What is the difference between science and philosophy? While there are enterprises that are clearly in one or the other, the dividing line isn’t always a sharp one. Science grew out of philosophy, particularly natural philosophy. Some would say that science is itself a type of philosophy. But what is the difference between what we today call science and what we call philosophy?
What is science? As in many broad categories of human endeavor, this is a difficult question to answer. Whole books have been written on the question of what is called, in the philosophy of science, the ‘demarcation problem‘, which is simply another way of approaching the definition. The definition many scientists seem to be the most fond of is Karl Popper’s falsifiability criteria. Popper said that for a notion to be scientific, there has to be a possibility that it could be, or could have been, proven false. In other words, it has to be testable, at least in principle. The falsifiability criteria does seem to have a lot going for it, but it’s reportedly not something most scientists use in their work. It mostly seems to come up when they are talking about pseudoscience (fake science).
I’ve been reading a lot lately about the history of science. After reading about the scientific revolution, the history of astronomy, and of Galileo’s attitudes toward inquiry, I think there is a simpler more primal definition. Science is about reliable knowledge of how reality works, knowledge that allows us to make accurate predictions, and about methods of acquiring that knowledge. What we call today the ‘scientific method’ is actually just a collection of techniques that have proven over time to be the best ways to pursue reliable knowledge. If in the future, better ways are found, scientists by and large will eventually adopt them, albeit almost certainly with a lot of skepticism and caution at first. Indeed, the scientific method has been revised and improved considerably over the centuries.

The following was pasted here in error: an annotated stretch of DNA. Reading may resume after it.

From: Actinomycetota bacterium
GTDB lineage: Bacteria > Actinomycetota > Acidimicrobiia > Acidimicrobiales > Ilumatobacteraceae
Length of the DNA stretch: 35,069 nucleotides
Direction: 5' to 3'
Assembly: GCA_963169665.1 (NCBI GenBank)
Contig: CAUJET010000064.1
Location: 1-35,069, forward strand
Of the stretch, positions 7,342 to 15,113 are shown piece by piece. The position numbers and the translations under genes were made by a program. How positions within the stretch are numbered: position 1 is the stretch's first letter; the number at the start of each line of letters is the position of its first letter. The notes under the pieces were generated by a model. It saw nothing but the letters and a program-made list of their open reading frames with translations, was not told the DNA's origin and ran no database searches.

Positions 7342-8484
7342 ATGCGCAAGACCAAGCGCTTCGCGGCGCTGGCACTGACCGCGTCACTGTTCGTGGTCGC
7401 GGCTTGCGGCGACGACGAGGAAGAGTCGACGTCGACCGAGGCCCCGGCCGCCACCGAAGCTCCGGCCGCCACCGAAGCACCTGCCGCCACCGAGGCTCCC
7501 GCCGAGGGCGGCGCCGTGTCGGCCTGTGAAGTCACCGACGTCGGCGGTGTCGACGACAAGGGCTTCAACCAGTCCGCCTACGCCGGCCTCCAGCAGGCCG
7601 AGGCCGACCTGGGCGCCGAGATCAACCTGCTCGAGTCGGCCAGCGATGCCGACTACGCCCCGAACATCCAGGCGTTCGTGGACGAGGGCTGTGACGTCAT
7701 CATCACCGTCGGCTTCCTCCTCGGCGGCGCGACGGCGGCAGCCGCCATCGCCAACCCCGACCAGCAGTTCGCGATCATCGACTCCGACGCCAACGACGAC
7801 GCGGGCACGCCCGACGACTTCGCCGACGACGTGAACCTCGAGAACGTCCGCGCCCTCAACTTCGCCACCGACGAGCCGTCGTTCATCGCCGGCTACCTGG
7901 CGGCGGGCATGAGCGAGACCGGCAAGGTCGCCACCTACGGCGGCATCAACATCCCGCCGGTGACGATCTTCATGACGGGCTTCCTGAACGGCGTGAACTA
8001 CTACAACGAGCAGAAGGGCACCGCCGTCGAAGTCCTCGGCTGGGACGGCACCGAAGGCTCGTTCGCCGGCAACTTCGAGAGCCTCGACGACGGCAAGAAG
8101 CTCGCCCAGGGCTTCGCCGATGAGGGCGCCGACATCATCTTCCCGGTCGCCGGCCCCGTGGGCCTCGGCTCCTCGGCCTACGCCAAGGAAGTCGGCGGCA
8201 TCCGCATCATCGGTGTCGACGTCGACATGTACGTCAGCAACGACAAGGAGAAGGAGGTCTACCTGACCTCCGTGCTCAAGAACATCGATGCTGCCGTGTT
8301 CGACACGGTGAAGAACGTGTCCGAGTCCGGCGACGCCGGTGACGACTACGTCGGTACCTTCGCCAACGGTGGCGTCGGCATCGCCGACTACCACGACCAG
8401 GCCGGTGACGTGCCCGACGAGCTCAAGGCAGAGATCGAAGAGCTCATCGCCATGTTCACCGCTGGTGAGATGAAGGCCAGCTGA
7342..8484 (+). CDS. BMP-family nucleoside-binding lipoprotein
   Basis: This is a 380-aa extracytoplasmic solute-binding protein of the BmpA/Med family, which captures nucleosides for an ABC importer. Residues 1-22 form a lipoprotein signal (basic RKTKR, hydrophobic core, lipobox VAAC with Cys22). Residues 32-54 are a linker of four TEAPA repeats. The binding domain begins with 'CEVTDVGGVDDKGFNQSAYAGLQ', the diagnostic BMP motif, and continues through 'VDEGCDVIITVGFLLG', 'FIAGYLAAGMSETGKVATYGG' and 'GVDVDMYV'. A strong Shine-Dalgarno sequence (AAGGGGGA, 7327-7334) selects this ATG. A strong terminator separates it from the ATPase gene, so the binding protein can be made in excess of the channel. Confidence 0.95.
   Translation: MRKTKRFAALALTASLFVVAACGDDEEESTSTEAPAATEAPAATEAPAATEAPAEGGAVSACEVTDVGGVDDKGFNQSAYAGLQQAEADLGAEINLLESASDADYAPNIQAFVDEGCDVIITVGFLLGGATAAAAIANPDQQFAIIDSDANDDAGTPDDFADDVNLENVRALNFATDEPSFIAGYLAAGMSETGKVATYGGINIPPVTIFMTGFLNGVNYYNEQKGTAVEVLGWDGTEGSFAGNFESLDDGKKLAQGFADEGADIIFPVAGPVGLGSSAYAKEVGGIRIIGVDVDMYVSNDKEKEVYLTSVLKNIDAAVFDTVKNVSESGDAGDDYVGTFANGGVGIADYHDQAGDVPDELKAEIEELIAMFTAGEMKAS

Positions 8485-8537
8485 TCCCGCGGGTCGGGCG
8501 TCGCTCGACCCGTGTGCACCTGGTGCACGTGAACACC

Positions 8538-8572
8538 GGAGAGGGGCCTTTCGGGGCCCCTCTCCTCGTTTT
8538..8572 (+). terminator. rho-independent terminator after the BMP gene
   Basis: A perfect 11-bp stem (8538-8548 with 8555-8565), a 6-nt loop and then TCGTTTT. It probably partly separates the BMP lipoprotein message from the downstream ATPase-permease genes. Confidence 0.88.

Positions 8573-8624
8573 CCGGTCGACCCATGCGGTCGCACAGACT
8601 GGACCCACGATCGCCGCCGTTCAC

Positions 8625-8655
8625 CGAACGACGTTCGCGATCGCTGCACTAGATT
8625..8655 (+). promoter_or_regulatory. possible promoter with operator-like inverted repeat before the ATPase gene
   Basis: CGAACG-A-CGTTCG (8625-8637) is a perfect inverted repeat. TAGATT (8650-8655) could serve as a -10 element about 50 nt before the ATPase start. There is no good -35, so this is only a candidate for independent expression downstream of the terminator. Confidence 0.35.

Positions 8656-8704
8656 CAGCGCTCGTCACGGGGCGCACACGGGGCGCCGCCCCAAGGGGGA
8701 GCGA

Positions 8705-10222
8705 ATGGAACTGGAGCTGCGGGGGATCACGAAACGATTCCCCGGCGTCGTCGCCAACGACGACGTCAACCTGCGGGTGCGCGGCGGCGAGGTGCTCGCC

Note that ‘reliable’ doesn’t mean infallible. Scientific knowledge is never absolute. It is always provisional, subject to being revised or overturned on new evidence. Reliable just means that it is accurate enough to make predictions and perhaps, through technology, manipulate the environment. Science is practical; it is pragmatic; it focuses on what works. Because of this, it has little or nothing to say on questions that can’t be tested.
That’s where philosophy often comes in. Analytic philosophy typically starts with uncontroversial premises, established facts, and extrapolates logically and rationally from there to deduce conclusions about reality. Philosophy can explore topics that science can’t. But by doing so, by going far beyond what empirical investigation can show, it gives up a lot of reliability. Philosophical conclusions can be logically valid but ultimately wrong due to facts we don’t know about yet, or from us not understanding the starting premises as well as we think we do. In other words, philosophical conclusions are, at best, hypotheses. You can’t count on them to build machines, bridges, or rockets. This is most explicitly illustrated by the lack of consensus among philosophers on most philosophical questions.
Scientific equations like E=mc2 or F=ma are reliable knowledge about how nature works. They’re not absolute; Newton’s laws have largely been replaced by Einstein’s as an understanding of gravity, but Newton’s equations remain useful for much of NASA’s calculations. Contrast this with positions on free will, the existence of God, the mind body problem, and the morality of euthanasia, where many people may have confident positions, but those positions don’t have the reliability, the level of consensus, of scientific ones.